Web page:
He said that Ovi Maps is far less data hungry than Google Maps because it is optimised for mobile use. In terms of global reach, he said Ovi Maps is available in 78 countries and 46 languages.
The reason that Nokia is intent on "owning" the mobile location and navigation space is because more than 800 million people will have access to GPS-enabled phones by 2013, Savander said.
"Your phone will be able to analyse your location, friend's locations and take into account your tastes and needs. This 'science fiction' story is now in place and soon everyone will have a coordinate. The impact of this is huge," he said.
Despite delivering stinging ripostes to Nokia's competitors, Savander admitted that the company hasn't been as competitive as it wants to be in the smartphone space.
But he quickly added that all that was about to change as the company is about to shift into high gear to regain the spotlight in smartphone leadership.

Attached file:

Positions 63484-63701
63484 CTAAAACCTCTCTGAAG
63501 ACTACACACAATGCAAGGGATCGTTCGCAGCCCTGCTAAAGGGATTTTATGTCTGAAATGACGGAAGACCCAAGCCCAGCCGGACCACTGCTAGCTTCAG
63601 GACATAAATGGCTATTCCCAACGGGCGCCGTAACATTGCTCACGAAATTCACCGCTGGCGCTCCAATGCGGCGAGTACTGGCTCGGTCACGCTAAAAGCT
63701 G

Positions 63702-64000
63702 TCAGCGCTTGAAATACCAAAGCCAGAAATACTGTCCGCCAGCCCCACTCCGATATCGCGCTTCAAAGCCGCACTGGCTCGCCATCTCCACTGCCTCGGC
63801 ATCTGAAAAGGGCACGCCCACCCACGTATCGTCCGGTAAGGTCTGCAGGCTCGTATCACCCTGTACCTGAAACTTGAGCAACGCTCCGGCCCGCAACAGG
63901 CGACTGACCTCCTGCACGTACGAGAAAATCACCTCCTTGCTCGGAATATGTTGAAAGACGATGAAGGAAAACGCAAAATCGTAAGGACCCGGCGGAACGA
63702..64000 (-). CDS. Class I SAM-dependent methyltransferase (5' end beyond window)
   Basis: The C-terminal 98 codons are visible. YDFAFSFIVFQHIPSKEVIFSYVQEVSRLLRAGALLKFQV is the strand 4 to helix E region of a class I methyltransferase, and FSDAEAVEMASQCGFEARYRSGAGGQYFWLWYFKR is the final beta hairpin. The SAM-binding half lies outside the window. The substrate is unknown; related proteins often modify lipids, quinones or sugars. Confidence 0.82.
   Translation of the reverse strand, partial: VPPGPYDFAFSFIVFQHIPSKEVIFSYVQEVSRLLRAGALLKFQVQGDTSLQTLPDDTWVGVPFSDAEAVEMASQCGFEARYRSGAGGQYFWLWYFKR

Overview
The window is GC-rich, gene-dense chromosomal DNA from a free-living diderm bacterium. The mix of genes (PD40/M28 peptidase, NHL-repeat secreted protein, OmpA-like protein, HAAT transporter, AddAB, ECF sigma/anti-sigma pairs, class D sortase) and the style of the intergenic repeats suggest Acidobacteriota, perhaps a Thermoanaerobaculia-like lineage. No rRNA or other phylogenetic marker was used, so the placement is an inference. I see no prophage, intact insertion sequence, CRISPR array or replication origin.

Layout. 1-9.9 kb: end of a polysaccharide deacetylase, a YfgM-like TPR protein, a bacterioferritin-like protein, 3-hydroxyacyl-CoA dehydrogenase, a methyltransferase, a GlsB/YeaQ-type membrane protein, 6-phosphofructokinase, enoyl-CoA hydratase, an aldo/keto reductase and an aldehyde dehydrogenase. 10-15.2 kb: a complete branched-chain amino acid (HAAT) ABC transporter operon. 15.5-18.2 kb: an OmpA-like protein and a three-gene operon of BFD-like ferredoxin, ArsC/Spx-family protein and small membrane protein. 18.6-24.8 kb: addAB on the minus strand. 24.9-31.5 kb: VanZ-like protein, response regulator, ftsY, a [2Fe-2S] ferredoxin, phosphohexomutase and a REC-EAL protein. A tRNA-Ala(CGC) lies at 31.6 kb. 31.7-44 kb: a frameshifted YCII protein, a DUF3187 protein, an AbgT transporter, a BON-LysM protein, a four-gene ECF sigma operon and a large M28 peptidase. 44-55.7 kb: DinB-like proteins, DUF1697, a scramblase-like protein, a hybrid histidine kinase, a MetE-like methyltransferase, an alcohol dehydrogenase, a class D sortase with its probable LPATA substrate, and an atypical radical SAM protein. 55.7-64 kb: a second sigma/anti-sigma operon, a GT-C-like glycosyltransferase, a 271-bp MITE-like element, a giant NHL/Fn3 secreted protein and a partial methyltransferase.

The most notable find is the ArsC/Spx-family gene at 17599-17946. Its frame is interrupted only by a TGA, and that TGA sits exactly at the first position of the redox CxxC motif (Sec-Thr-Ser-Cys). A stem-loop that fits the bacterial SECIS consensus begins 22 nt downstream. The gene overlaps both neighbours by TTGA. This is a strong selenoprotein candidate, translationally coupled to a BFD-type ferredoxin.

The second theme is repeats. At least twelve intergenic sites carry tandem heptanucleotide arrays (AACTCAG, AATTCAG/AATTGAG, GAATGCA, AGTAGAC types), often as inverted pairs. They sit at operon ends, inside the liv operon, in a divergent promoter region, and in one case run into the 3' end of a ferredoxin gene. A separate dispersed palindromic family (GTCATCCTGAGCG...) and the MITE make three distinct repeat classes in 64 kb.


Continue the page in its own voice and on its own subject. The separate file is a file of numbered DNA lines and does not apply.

"Nevermind the past. Today is about the here and now, about three words: Nokia is back."
Spearheading the fightback are four new models - the previously-announced N8 entertainment phone, the C6 and C7 for social network users, and the E7, which is the successor to the business-centric Communicator (see sidebar).
At the heart of these new phones is the new Symbian ^3 operating system, which was talked-up by outgoing Nokia executive vice-president for mobile solutions, Anssi Vanjoki.
He began his keynote by vigorously defending the new Symbian OS against criticism that it is the same old system by those who have just looked at screenshots of it.
"It's like dismissing the performance of a new car with a new turbo-charged engine before driving it just because the dashboard looks familiar," Vanjoki told the audience.
He said the majority of improvements are under the hood with over 250 new features and enhancements such as support for multiple home screens, visual multitasking, gesture-based interactions and a noticeable reduction in prompts.
The new devices, which are also tightly integrated with enhanced Ovi services and apps, reinforce the company's vision of a mobile industry that is increasingly being defined by socially connected, location-based devices and experiences.